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Natera owes Ravgen $57 million in genetic-testing case, Texas jury says

Post Time:2024-01-17 Source:Blake Brittain Author:Reuters Views:

Jan 16 (Reuters) - Genetic-testing company Natera (NTRA.O), opens new tab must pay Maryland biotech company Ravgen $57 million in damages for infringing one of Ravgen's patents, a jury in Austin, Texas, said on Tuesday.

The jury agreed with Ravgen that Austin-based Natera's Panorama prenatal screening tests violate Ravgen's patent rights in cell-free DNA testing technology, according to a Ravgen spokesperson.

Natera said in a statement that the verdict will have "no impact on the company's ability to continue serving its customers" and that the award was "significantly less than the $410 million Ravgen was seeking."

Ravgen attorney Kerri-Ann Limbeek told Reuters that the company was pleased with the verdict and that the jury recognized that its technology is "foundational" to non-invasive prenatal testing.

Ravgen has sued several diagnostics companies for patent infringement. Its patents relate to diagnostic tests that analyze free-floating DNA taken from a patient's bloodstream, technology that the Columbia, Maryland-based company said it pioneered.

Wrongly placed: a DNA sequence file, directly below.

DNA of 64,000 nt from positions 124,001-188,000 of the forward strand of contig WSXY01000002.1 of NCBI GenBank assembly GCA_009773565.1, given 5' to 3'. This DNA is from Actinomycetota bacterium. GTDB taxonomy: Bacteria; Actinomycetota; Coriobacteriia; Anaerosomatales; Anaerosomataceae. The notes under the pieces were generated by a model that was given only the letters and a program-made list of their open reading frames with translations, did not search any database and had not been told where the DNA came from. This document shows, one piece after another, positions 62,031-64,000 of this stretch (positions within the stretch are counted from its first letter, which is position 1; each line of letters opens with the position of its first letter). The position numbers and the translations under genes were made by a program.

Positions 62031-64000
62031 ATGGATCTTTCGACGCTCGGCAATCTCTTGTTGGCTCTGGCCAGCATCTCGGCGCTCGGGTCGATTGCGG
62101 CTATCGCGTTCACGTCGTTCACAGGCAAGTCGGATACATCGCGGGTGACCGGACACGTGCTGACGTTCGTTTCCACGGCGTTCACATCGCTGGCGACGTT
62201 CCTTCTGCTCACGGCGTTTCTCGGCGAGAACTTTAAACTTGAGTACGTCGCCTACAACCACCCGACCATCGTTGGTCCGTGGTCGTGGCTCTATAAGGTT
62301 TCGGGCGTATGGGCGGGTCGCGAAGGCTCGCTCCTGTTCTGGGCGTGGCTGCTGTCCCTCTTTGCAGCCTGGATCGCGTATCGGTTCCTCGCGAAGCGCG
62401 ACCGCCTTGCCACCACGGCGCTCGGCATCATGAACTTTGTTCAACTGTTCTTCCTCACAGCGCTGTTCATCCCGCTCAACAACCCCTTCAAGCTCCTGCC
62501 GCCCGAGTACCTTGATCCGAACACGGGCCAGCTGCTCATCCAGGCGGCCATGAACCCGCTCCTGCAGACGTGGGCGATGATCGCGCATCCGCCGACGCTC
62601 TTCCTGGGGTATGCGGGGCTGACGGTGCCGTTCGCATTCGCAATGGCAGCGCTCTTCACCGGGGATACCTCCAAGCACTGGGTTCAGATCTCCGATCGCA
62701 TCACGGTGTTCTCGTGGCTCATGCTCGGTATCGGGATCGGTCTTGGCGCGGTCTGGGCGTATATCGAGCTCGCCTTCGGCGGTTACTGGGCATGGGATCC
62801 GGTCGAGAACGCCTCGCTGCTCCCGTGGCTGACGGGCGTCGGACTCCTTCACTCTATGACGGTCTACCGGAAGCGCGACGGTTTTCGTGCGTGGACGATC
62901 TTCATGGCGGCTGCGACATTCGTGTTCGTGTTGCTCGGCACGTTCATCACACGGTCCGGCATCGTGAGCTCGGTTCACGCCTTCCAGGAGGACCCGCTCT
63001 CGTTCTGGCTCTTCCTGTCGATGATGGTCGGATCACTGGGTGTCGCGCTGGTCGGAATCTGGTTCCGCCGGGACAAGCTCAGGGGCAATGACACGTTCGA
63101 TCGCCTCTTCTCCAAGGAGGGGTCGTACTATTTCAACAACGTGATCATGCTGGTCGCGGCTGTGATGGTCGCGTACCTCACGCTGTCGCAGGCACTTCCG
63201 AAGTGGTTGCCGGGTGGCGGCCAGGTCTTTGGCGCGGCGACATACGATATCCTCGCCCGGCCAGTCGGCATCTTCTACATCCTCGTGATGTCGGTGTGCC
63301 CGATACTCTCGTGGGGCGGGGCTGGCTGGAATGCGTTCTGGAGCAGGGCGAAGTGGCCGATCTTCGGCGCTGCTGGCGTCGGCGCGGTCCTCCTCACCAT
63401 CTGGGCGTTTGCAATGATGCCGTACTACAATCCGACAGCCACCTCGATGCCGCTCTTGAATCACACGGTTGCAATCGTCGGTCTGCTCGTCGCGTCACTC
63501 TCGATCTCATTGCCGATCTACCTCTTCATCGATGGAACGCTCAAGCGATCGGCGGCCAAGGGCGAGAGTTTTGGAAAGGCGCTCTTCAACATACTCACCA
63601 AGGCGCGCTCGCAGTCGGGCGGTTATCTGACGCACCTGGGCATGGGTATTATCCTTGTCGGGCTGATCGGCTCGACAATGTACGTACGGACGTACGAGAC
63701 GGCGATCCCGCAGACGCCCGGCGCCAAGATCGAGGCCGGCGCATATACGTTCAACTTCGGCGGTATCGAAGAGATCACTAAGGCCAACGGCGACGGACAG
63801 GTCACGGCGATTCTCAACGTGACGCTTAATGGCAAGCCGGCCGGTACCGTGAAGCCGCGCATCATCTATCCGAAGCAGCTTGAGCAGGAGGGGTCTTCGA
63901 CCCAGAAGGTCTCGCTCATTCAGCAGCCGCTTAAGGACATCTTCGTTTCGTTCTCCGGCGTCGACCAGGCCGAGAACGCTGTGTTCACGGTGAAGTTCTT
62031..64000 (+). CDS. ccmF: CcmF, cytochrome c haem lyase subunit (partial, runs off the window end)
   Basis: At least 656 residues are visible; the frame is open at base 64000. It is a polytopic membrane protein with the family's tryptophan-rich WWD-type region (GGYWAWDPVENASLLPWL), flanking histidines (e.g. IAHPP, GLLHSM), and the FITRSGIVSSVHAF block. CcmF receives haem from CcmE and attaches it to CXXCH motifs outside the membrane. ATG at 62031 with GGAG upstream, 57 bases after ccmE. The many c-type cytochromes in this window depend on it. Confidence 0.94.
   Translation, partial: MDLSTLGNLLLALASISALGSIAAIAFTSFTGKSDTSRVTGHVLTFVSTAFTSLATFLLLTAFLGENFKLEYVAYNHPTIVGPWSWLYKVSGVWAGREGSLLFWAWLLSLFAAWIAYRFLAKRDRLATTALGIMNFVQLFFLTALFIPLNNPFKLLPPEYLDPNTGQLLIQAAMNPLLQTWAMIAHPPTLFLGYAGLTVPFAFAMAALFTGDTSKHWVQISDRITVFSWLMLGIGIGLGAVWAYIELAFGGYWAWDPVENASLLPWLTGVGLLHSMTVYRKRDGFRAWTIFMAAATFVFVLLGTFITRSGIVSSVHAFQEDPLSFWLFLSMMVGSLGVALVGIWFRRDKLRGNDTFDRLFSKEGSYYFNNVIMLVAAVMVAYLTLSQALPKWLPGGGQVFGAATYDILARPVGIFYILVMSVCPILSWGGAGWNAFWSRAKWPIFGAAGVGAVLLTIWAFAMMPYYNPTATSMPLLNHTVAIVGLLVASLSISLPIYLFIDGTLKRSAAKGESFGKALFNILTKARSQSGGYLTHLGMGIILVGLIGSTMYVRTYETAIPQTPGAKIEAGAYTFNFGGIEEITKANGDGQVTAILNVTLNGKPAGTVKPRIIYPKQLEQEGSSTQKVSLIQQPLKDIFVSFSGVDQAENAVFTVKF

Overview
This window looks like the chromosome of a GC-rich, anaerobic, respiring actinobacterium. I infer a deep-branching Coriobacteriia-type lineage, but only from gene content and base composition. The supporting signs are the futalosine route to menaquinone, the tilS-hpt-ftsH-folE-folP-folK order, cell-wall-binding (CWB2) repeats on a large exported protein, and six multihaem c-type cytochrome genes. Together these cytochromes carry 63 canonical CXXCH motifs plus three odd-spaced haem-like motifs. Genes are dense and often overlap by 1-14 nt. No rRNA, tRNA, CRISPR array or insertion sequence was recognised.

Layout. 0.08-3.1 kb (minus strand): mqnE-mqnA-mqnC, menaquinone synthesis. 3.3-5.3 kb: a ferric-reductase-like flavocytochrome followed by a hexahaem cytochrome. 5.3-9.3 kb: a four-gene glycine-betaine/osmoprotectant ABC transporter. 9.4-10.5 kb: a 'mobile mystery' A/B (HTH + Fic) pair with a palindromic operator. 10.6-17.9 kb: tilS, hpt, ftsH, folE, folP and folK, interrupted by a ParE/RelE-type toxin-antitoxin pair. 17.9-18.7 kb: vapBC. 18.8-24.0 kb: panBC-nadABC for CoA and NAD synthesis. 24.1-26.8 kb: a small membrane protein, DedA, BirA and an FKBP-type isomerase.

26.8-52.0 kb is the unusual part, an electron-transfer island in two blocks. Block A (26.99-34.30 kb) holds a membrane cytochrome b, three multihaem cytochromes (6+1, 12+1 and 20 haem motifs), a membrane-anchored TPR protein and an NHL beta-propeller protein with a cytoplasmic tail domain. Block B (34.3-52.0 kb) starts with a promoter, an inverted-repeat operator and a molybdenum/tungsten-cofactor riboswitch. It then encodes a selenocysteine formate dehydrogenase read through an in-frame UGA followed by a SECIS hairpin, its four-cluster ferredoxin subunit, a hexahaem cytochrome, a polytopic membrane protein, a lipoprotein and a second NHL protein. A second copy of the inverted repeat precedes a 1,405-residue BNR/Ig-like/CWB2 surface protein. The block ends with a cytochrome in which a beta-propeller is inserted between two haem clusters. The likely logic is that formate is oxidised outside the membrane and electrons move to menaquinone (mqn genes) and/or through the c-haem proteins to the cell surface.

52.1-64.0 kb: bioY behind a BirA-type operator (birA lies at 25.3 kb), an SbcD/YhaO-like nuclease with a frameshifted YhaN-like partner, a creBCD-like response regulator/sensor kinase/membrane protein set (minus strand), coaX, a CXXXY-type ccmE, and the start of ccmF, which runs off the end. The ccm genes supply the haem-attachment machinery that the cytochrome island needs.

Ravgen in 2022 won a $272 million Texas verdict against Labcorp (LH.N), opens new tab, which a judge increased by $100 million last year. It later settled related lawsuits against Quest Diagnostics (DGX.N), opens new tab and Illumina (ILMN.O), opens new tab.

Related Ravgen lawsuits are still pending in Delaware federal court against Biora Therapeutics (BIOR.O), opens new tab and Roche's (ROG.S), opens new tab Ariosa Diagnostics.

Ravgen sued Natera for patent infringement in 2020.

A Natera filing with the U.S. Securities and Exchange Commission last year said that Panorama was the market leader in non-invasive prenatal testing and made up the majority of the company's revenue along with its carrier-screening test Horizon.

Natera told the court that its tests work differently from Ravgen's patented technology and argued that Ravgen's patent is invalid.

The case is Ravgen Inc v. Natera Inc, U.S. District Court for the Western District of Texas, No. 1:20-cv-00692.